Freedom of religious belief is guaranteed under the constitution of the People’s Republic of China, but the degree to which this freedom is able to be exercised remains a highly controversial issue. Much scholarly attention has been given to persecuted underground groups such as Falungong, but one area that remains largely unexplored is the relationship between officially registered churches and the communist government. This study investigates the history of one such official church, Moore Memorial Church in Shanghai. This church was founded by American Methodist missionaries. By the time of the 1949 revolution, it was the largest Protestant church in East Asia, running seven day a week programs.
As a case study of one individual church, operating from an historical (rather than theological) perspective, this study examines the experience of people at this church against the backdrop of the turbulent politics of the Mao and Deng eras. It asks and seeks to answer questions such as: were the people at the church pleased to see the foreign missionaries leave? Were people forced to sign the so-called “Christian manifesto”"? Once the church doors were closed in 1966, did worshippers go underground? Why was this particular church especially chosen to be the first re-opened in Shanghai in 1979? What explanations are there for its phenomenal growth since then?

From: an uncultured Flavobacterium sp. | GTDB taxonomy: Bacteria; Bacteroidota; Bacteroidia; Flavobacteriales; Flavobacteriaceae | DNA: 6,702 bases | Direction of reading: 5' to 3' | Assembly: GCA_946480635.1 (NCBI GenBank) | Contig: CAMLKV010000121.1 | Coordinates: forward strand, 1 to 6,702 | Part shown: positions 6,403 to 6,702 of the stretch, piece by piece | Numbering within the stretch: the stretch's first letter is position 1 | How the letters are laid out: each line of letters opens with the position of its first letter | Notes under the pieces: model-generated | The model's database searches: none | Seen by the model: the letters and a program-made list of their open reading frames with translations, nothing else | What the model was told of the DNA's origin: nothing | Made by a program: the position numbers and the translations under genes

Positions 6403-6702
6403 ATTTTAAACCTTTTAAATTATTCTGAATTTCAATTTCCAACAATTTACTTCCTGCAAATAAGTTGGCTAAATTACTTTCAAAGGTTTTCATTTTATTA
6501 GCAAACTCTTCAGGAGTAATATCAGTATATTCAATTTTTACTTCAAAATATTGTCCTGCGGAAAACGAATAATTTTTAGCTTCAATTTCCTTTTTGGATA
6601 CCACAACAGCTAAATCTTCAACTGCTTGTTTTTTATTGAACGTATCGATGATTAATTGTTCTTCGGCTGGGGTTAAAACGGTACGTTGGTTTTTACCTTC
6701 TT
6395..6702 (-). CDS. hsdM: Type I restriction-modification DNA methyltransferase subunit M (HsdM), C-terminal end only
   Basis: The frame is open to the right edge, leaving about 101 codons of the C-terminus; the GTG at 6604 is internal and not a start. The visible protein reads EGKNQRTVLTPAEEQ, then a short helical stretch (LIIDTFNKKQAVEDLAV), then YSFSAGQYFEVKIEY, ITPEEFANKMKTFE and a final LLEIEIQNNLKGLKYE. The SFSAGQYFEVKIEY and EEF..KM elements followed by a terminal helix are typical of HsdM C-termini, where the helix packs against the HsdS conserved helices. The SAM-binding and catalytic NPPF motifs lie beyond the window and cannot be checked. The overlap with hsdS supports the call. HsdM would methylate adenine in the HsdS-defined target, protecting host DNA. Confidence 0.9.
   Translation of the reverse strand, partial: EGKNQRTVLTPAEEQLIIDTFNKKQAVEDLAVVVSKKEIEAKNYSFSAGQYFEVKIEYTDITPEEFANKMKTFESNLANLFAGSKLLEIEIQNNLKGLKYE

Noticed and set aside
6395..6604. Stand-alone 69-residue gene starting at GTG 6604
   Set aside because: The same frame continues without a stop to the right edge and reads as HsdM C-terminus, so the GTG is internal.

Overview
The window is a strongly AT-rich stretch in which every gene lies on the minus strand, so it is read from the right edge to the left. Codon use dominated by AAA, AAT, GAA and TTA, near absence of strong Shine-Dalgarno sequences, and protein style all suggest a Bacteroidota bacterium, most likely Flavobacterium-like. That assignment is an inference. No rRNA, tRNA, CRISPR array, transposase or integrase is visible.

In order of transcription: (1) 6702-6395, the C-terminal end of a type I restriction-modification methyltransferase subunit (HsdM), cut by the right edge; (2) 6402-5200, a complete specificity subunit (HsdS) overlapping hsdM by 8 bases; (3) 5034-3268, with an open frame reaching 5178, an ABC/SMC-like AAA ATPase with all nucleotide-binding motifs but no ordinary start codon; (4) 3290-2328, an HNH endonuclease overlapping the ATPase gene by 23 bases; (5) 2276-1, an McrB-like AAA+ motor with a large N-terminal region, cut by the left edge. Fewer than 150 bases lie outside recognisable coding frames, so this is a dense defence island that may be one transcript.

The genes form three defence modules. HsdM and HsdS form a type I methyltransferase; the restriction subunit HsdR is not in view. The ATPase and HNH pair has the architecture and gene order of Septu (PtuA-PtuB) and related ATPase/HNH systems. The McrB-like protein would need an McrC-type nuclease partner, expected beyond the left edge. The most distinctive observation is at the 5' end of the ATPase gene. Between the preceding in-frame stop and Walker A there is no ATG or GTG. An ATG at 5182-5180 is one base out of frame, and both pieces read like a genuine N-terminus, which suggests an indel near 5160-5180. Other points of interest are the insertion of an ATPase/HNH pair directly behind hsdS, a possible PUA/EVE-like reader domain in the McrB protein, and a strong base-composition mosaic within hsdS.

A considerable proportion of the data for this study is drawn from Chinese language sources, including interviews, personal correspondence, statistics, internal church documents and archives, many of which have never previously been published or accessed by foreign researchers.
The main focus of this study is on the period from 1949 to 1989, a period in which the church experienced many ups and downs, restrictions and limitations. The Mao era, in particular, remains one of the least understood and seldom written about periods in the history of Christianity in China. This study therefore makes a significant contribution to our evolving understanding of the delicate balancing act between compromise, co-operation and compliance that categorises church-state relations in modern China.